Of the long constitutional debate, producing such a welter of competing claims, representation and misrepresentation, one can say a few things with absolute certainty.
The first is that there are not enough incontrovertible facts in the public domain, especially on economic issues, for a purely rational person to make an informed decision. It follows that people will vote in a way powerfully shaped by the emotions of hope and fear. And it follows that a vote for independence, to some extent, will be a leap of faith.
The second is that there has never been a national political debate of this range, depth, and intensity in Scotland: not at the time of the 1979 devolution campaign, not at the time of the 1997 vote for a devolved Parliament, and certainly not in any general election campaign in living memory.
Up and down the country, in town halls, village halls, community centres, there have been organised debates and discussions, massively well attended and participative. In every home and every workplace, in schools and in pubs, these debates continue. The newspapers and airwaves are full of it. The quality of that discussion, and, with rare exceptions, the civility of it, have been remarkable. One simple consequence is that people are becoming better informed and more critical: they are dismissive of uninformed knee jerk responses, and eager for serious arguments and credible evidence.
A third incontrovertible fact is that the No campaign, purely as a campaign, has been less successful in moving public opinion than the Yes campaign. From being as much as 30% behind in the polls, the Yes campaign, in the first week of September, have now, according to You Gov, taken the lead: excluding the undecided, those now saying they will vote Yes are ahead of the No’s by 51% to 49%.
For the Yes campaign, to have the momentum so close to polling day is a priceless asset. The initial success of the No campaign’s “project fear”, seems to be evaporating. Sorting out the currency and EU membership are no longer seen as insuperable obstacles to independence, but as eminently solvable practical problems of the initial phase of separation. What are a couple of years of negotiation, compared to two thousand years of controlling your own destiny as a nation?
For those of us in the middle of it, the most extraordinary thing that has happened over the course of the referendum debate is this: the permafrost of profound alienation and apathy from the entire political process has begun to melt. Of course there are still people in Scotland completely uninterested in politics. Of course there are many more who distrust all politicians, and think it is unlikely to make much difference whichever party gets into power. And of course there are some so angry with the political establishment that they want to register a protest vote – after all, Scotland did elect a UKIP MEP!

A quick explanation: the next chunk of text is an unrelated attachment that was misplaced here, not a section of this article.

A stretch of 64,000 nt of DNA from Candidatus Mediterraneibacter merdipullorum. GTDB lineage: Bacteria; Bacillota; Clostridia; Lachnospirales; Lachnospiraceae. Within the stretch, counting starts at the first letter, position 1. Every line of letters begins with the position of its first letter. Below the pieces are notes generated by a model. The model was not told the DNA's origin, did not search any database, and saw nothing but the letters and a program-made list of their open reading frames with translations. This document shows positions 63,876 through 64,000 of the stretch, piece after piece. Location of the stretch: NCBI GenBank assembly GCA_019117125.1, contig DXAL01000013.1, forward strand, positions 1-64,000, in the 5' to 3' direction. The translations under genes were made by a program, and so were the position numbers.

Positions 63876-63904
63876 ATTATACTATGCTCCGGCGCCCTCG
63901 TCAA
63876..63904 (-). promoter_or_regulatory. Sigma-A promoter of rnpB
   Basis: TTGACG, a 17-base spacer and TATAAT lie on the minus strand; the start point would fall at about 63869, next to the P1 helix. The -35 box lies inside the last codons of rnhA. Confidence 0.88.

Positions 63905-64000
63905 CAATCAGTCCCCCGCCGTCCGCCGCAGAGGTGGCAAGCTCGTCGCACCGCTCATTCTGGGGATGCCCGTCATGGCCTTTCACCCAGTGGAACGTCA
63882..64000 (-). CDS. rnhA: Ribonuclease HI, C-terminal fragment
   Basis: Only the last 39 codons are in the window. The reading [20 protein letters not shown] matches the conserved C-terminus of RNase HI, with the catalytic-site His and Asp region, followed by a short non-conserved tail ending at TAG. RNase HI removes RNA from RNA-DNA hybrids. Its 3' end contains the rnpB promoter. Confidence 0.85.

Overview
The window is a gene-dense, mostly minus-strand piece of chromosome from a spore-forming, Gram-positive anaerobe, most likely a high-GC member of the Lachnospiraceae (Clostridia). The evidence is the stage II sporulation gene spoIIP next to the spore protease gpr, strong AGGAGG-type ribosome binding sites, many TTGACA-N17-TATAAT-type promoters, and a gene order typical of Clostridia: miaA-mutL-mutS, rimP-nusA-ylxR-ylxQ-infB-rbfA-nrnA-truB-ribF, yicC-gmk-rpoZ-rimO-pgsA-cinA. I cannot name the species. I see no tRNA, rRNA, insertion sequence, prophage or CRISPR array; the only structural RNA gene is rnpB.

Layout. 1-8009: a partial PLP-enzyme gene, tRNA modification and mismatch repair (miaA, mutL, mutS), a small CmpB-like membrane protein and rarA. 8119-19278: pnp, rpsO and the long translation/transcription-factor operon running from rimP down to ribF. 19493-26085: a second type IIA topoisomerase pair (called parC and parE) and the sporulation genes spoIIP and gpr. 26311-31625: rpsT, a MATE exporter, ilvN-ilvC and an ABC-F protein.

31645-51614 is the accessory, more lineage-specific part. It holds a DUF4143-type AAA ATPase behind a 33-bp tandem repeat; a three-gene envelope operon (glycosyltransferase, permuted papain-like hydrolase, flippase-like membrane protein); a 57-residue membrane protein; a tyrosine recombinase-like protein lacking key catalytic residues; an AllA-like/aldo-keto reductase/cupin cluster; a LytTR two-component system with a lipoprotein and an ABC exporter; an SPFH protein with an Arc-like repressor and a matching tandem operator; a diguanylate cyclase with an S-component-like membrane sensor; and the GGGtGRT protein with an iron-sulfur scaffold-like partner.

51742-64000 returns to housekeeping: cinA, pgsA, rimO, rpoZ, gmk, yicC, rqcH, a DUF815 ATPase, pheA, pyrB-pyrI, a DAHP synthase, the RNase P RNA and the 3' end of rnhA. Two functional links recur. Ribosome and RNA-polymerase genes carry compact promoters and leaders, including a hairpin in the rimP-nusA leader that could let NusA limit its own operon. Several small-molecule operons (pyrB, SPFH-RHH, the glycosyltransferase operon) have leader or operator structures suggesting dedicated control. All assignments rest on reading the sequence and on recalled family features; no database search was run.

But there is a growing army of Scots who have grasped that simply by using their democratic vote, they have the power to usher in a genuinely different political world. There is an electricity in the political air, a growing and palpable excitement, as more and more Scots for the first time start to believe that they can change some of what were taken to be unalterable features of the political landscape: the toleration of mass poverty in a wealthy country, the colossal expenditure on nuclear weapons, the denial of global warming and the refusal to move decisively to green energy – to name but three.
To vote for politicians who share your values, to be governed by those you have voted for, and to have them close at hand so you can hold them to account: this is genuine democracy, and it is something the Scots demonstrably do not have at present. The turnout in the poll is expected to be huge – some say 80% or more.
Whatever the result of the referendum, this awakening of democratic sentiment, this burgeoning of intelligent political discussion, and this active engagement in the profound political issues of our time, are crucial consequences of this national debate. They have created a critical consciousness which will not simply evaporate. It remains to be seen whether this new level of political idealism and expectation can be bought off by promises of ‘devo max’. I doubt it, because I don’t think Scotland can now go back to business as usual.
To make a simple point, apathy amongst citizens, and the lowering of expectations about what can be done by politics and politicians, serve the interests of those who benefit most from the existing distribution of wealth and power. A vigorous democracy can, in principle, pose a challenge to that distribution and those interests. Hence the ripple of apprehension going through the establishment both north and south of the border.
Roll on September the 18th!
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This article is part of the Scotland's Future collection, exploring the debate and national identity as the country prepares to vote on independence.